Change the Conversation on Education
Let’s stop talking about what doesn’t matter and focus on what does.
The raging debates over Common Core standards, the privatization of education, and the new AP History courses designed by College Board continue to grow in volume. The problem, in my view, is that these debates do nothing to address existing problems faced by students, teachers, and administrators.
From both sides, loud rants and grave warnings are being pronounced all while ignoring what should be going on each day inside classrooms. My seventh grader is not aware if he is learning math, science, and literacy standards aligned to Common Core or the Florida Standards. He just knows that he is learning how to solve for x, explain the food chain, and what Ray Bradbury was trying to convey in Fahrenheit 451.
The arguments for and against these popular issues are filled with hyperbole and based upon pathos and ethos but pay little mind to logos. If you have never sat through a lesson on rhetoric or missed the opportunity to have me as your AP Language teacher, you may not remember that pathos is an appeal to emotion and ethos is an appeal that generalizes the tenets of a community, nation, ideology, or is based solely on the credibility of the speaker. Logos is based solely on the merits of logic.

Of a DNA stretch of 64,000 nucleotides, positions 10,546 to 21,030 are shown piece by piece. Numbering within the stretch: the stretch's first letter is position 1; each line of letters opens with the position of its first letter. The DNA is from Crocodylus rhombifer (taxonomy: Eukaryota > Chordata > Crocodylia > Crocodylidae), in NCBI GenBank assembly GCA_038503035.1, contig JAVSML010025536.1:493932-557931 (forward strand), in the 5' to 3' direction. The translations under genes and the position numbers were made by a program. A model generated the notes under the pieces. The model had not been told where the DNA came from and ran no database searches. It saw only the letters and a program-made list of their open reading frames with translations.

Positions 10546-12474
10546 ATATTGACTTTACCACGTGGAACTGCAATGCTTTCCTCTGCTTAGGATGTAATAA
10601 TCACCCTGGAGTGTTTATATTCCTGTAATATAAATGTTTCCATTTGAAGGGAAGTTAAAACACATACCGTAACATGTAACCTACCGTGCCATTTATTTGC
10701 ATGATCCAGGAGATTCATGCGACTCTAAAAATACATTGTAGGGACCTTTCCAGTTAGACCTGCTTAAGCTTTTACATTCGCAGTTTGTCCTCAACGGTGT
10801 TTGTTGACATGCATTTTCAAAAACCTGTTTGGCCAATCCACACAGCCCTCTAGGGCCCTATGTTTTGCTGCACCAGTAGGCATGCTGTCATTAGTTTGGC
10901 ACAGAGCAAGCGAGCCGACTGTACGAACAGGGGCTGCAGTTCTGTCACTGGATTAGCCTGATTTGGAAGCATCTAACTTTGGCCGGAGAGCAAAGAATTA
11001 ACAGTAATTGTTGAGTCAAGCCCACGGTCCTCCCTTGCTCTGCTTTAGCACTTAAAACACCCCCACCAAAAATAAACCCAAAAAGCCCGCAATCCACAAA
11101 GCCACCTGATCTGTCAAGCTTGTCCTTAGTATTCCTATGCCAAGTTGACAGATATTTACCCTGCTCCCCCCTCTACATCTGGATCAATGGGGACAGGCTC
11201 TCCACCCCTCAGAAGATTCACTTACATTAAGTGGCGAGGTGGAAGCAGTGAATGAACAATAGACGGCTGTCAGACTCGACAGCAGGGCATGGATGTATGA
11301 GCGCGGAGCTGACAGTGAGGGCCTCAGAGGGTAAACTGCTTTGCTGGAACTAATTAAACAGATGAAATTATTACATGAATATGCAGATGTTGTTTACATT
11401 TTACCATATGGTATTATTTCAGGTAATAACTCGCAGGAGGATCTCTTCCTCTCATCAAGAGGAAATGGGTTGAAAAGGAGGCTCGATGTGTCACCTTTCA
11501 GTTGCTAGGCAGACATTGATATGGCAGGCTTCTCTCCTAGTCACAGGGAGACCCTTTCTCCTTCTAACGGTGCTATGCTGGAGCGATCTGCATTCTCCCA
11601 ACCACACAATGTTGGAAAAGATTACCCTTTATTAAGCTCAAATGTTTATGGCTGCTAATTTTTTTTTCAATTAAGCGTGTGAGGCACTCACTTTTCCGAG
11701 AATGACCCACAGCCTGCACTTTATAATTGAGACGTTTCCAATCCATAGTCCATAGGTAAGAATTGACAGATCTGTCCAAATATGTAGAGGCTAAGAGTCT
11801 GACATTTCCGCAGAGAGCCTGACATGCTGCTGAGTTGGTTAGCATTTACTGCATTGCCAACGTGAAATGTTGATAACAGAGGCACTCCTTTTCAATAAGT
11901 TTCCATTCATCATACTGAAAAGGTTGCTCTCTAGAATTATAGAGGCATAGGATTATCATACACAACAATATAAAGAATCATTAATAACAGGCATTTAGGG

The teachers and principals with whom I work closely aren’t worried about the charter or private schools popping up down the street or across town, they’re concerned with whether or not their students are mastering new concepts and finding fresh avenues for creative application.
Isn’t that what the focus should be on? Making sure students are being introduced to concepts they can connect with and then actually apply? I do not want a mechanic that has read through my car’s Chilton’s Manual and passed some tests on it. I want a mechanic that has actually applied the material by fixing cars.
Similarly, it was never my goal to have a student pass the AP test because they could correctly identify the rhetorical devices I used in the previous paragraph. I want them to be able to use correct rhetorical devices to affect positive change in their community. That is what relevant education looks like: students taking the new information they are learning and putting it into action to address real issues. Jean Piaget, the psychologist who is best known for his theory of cognitive development, said, “The principle goal of education in the schools should be creating men and women who are capable of doing new things, not simply repeating what other generations have done.”
That is what I want my seventh grader to be able to do; new things that have not been done. That is what schools should be focused on. And whether that school is public or private matters far less than whether that school is fostering a community of students who see that the purpose of education isn’t to pass tests or get into a better college or even to gain employment, it is to begin a lifelong journey of discovery and creativity.